The pass-rush picture is especially worrisome. Last season, the Ravens finished tied for 11th in sacks (43) and sixth in Football Outsiders’ adjusted sack rate. With the departure of Suggs (132½ sacks all time) and Smith (18½), the Ravens entered May with one player with double-digit sacks over his career, outside linebacker Matthew Judon (19).
Before signing outside linebackers Pernell McPhee (31 career sacks) and Shane Ray (14) for relatively cheap last week, the Ravens had a combined 51½ career sacks among players in their front-seven rotation, including linebacker-defensive back Anthony Levine Sr. That wasn’t a lot. Sixteen teams — half of the NFL — have a player (and in some cases two) with a higher career sacks total. Only the Miami Dolphins, regarded as one of the NFL’s worst teams entering next season, have fewer than 51½.
Judon will have every opportunity to build on his seven-sack 2018 season. Given the market for pass rushers and the approaching end of his contract, a big season this year could be his last in Baltimore. PFF rated Judon below Suggs and Smith last season, partly because of a poor coverage grade, but the Ravens need him buzzing into opponents’ backfields more than they do him shadowing running backs.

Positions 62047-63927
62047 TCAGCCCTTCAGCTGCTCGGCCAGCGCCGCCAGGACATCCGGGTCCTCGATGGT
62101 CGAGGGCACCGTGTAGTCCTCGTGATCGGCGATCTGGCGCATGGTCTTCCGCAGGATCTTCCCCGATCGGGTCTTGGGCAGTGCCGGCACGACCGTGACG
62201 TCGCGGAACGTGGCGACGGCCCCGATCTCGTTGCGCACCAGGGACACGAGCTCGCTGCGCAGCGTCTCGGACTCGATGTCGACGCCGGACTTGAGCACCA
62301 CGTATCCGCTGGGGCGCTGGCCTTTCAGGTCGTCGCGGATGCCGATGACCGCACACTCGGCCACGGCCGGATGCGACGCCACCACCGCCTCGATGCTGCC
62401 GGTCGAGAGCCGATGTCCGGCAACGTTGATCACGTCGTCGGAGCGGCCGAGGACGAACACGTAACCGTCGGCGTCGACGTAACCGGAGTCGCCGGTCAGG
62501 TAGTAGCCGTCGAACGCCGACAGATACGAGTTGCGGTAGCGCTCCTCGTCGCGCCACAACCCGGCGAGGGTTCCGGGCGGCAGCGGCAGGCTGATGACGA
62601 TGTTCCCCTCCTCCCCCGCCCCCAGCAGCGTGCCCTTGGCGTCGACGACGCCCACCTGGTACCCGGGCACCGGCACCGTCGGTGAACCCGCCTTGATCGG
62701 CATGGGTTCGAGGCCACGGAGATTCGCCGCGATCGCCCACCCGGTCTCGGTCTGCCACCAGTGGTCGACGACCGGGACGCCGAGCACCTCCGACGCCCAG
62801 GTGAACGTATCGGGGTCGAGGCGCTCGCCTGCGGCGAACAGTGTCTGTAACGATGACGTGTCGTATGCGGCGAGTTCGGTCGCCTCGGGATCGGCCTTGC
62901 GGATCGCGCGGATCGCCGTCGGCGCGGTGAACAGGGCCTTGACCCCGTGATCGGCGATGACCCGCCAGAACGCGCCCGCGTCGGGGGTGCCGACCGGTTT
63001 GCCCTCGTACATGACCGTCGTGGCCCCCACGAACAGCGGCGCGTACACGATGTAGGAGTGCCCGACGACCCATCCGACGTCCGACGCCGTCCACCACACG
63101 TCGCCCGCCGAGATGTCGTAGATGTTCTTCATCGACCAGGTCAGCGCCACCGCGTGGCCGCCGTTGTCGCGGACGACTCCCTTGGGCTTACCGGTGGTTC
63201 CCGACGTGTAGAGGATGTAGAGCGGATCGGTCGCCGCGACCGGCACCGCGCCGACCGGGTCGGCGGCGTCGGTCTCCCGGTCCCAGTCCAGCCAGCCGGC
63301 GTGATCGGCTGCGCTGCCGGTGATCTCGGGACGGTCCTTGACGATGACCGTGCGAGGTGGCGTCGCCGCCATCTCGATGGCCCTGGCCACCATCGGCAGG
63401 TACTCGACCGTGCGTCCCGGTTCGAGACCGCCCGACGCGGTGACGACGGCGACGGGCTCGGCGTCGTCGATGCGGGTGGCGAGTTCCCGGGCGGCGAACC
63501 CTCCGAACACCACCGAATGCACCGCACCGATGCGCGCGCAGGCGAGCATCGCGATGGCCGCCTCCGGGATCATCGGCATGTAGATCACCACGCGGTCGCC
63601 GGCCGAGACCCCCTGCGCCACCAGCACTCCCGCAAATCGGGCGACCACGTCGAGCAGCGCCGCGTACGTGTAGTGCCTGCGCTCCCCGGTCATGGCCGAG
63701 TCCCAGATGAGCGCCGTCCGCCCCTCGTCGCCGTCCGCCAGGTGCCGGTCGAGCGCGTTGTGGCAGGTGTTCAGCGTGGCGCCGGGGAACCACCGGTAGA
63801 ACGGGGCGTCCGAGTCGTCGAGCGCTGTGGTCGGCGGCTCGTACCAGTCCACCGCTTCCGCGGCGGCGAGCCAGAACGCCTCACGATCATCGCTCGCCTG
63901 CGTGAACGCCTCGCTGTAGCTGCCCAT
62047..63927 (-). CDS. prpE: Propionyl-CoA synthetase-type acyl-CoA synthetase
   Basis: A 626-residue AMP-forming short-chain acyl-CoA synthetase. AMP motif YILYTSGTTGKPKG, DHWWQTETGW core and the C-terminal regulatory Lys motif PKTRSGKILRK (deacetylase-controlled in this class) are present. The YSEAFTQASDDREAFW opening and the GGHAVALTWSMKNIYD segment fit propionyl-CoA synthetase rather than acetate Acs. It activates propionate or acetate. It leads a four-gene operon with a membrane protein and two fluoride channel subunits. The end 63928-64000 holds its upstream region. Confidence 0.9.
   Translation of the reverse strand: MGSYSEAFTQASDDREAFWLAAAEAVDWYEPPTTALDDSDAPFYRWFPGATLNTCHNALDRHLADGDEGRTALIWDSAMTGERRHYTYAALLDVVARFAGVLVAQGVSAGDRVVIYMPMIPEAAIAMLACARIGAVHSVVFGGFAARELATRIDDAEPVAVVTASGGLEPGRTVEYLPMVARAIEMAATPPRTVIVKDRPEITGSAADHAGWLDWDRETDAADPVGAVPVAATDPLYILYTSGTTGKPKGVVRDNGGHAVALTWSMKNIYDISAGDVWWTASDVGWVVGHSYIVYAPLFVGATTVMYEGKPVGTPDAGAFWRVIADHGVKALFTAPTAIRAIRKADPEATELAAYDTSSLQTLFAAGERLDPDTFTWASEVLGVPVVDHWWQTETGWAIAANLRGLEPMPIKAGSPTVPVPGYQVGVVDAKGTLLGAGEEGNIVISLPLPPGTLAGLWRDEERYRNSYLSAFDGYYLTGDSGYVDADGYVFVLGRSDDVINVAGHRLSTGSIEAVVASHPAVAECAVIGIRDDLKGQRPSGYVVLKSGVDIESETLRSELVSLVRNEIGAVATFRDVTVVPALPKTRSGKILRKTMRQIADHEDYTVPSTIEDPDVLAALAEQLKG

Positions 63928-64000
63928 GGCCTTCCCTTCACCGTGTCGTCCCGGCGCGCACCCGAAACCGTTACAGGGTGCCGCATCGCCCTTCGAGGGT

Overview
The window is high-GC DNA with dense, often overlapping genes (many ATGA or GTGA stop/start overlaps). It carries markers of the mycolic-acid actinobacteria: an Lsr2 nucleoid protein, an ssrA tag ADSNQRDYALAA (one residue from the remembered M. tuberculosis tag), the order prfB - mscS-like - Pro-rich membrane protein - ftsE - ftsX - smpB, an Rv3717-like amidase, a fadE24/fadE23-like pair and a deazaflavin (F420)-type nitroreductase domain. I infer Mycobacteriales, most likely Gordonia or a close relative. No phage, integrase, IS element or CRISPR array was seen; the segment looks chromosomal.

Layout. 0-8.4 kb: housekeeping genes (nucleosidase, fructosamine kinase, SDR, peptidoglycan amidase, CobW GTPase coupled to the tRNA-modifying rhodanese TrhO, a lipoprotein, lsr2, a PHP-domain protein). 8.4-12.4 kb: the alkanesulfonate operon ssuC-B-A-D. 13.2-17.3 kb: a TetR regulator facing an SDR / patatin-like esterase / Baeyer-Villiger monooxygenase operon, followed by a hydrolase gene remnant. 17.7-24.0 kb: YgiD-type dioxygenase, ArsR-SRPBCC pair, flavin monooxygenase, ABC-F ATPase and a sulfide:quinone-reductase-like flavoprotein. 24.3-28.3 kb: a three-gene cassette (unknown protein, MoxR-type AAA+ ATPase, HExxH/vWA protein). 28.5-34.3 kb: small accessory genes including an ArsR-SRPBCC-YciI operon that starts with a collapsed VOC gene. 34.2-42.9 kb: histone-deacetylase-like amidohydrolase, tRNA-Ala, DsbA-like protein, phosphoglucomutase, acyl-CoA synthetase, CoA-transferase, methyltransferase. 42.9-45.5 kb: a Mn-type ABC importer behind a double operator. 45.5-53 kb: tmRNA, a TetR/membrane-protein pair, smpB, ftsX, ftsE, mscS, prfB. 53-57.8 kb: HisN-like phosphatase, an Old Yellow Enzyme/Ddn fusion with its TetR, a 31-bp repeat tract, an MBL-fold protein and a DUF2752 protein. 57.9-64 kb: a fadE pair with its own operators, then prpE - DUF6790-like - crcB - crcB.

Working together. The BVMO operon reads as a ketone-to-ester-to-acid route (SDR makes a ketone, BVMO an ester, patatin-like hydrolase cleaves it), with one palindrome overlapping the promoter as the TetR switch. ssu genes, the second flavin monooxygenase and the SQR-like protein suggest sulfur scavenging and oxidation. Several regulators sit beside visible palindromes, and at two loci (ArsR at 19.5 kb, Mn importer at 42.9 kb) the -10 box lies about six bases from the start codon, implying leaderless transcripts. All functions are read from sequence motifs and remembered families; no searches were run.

The Ravens have three day-two draft picks and another former first-round selection competing to start opposite Judon. Tyus Bowser and Tim Williams have yet to live up to the hype; in their two years in Baltimore, they’ve combined for 5½ sacks. Williams, especially, has struggled to get regular work, appearing in eight games as a rookie and just seven last season. Ray, the Denver Broncos’ top pick in 2015, had just one sack each of the past two years and ended last season as a healthy scratch.
The defense’s newest hope is third-round pick Jaylon Ferguson, who broke Suggs’ Football Bowl Subdivision record for career sacks at Louisiana Tech. Harbaugh has lauded the 6-foot-5, 271-pound Ferguson’s positional flexibility; like McPhee, who projects as a situational pass rusher, he could fill a variety of roles in the Ravens’ range of defensive schemes.